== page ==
The Center for Biological Diversity, Harvard Animal Law & Policy Clinic, Miami Waterkeeper, Save the Manatee Club, and Frank S. González García today called on the U.S. Fish and Wildlife Service to increase protection for West Indian manatees. The petition urges the Service to reclassify the species from threatened to endangered under the Endangered Species Act.
By Center for Biological Diversity
Since the Service prematurely reduced protections in 2017, the species has declined significantly. The pollution-fueled algal bloom has triggered an ongoing mortality event that has killed more than 1,110 Florida manatees in 2021 alone. This represents 19% of the Atlantic population and 13% of all Florida manatees.
The mortality event continued apace in 2022, with 726 manatees dying through October. Manatee experts predict that high levels of malnourished and hungry manatees will continue through the winter.
“West Indian manatees from Florida to the Caribbean face drastic threats from habitat loss, boat strikes, pollution, climate change and toxic algal blooms,” Ben Rankin said. , a student lawyer at the Harvard Animal Law & Policy Clinic. “Restoring the full protections of the Endangered Species Act is an essential first step in conserving this species wherever it is found.”
“The current long-term threats facing the manatee will take years, if not decades, of concerted action to resolve,” said Savannah Bergeron, an eighth-generation Floridian and student lawyer at the Harvard Animal Law & Policy Clinic. “In the meantime, the least we can do is ensure that manatees get the protection they deserve under the Endangered Species Act, especially since they are so important to our coastal ecosystems and that they are one of Florida’s signature species.”
“With Florida manatees dying in the hundreds, it is painfully clear that the 2017 federal decision to downlist the species was scientifically baseless,” said Ragan Whitlock, a Florida-based attorney at the Center for Biological Diversity. “The Fish and Wildlife Service now has the opportunity to right their mistake and protect these desperately endangered animals.”
“Increasing protections for manatees with an endangered list would provide immediate protection,” said Rachel Silverstein, executive director of Miami Waterkeeper. “With staggering seagrass losses across the state, we need to address water quality issues to give the manatee a chance to survive and thrive.”
“In 2017, Save the Manatee Club strongly opposed the biologically unjustified downgrading of the manatee, and in the years since our worst fears have come true as we approach what will likely be a third winter of mass manatee mortality. and collapse of the aquatic ecosystem,” said Patrick. Rose, aquatic biologist and executive director of the Save the Manatee Club. “Re-designating manatees as endangered will be a crucial first step in righting a terrible wrong. Further, we call for the full implementation of all tools available under the Endangered Species Act, including the reinstatement of the Manatee Recovery Expert Team and other groups of work of experts such as the Manatee Warm Waters Working Group. It’s time to act.”
“It fills us with emotion each time the local press publishes information about sightings of manatees off Puerto Rico, even if it is to report that they appear injured or dead. Being able to see them is an extremely rare but very special,” said Frank S. González García, a local engineer concerned about the loss of natural resources. “The Fish and Wildlife Service could make a huge difference, by enforcing protection, designating critical habitat, and s ensuring that manatees have sufficient food and freshwater resources to thrive.”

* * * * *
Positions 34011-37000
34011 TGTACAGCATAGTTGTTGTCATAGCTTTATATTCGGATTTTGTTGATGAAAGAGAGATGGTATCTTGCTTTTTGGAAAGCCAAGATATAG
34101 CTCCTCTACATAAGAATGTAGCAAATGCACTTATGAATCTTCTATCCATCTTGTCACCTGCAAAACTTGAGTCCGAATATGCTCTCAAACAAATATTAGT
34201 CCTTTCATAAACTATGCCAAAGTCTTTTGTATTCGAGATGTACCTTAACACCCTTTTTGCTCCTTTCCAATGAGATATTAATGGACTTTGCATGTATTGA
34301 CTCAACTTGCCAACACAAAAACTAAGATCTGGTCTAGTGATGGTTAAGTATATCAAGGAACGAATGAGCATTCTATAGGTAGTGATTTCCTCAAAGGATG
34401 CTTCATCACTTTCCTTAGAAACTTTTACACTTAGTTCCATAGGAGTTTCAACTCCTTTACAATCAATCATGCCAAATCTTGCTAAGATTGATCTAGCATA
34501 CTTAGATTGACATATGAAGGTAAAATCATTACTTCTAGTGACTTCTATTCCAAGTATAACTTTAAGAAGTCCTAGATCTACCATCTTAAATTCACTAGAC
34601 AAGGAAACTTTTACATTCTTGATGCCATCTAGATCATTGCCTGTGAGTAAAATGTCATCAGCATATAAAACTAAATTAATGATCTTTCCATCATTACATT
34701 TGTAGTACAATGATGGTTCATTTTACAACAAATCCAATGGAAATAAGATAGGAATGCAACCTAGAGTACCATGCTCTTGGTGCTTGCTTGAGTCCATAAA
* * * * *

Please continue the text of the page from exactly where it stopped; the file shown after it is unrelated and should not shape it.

Uncontrolled pollution – from sewage treatment discharges, leaking septic tanks, fertilizer runoff and other sources – is fueling the collapse of the Indian River Lagoon, resulting in an unprecedented mortality event. A recent study also found that more than half of Florida manatees sampled are chronically exposed to glyphosate, a powerful herbicide applied to sugar cane and aquatic weeds. Discharges from Lake Okeechobee containing glyphosate also resulted in higher concentrations of glyphosate in the Caloosahatchee and St. Lucie rivers.
Boat strikes are another major threat to Florida manatees. On average, more than 100 manatees are killed by boaters in Florida each year. This number is expected to increase as Florida’s population continues to grow. In response to a petition from the Center for Biological Diversity, the Florida Springs Council and the Suncoast Waterkeeper, the Florida Fish and Wildlife Conservation Commission has proposed a rule to educate boaters about manatees and other coastal wildlife.
The Fish and Wildlife Service has 90 days to assess whether the petition to protect the endangered manatee presents substantial information indicating that the requested action may be warranted. If so, the Fish and Wildlife Service must complete a full status review of the species within 12 months of receiving this petition.
Originally listed as endangered under the Endangered Species Act in 1973, manatees have never really recovered. The Fish and Wildlife Service announced its final rule on March 30, 2017, downgrading the West Indian manatee from the endangered category to the threatened category, despite the fact that hundreds of manatees still die each year as a result of collisions with boats. , habitat loss and other causes.
At Center for Biological Diversity, we believe that the well-being of human beings is deeply connected to nature — to the existence in our world of a great diversity of wild animals and plants. Because diversity has intrinsic value and because its loss impoverishes society, we work to secure a future for all species, large and small, on the brink of extinction. We do this through science, law and creative media, with a focus on protecting the lands, waters and climate that species need to survive.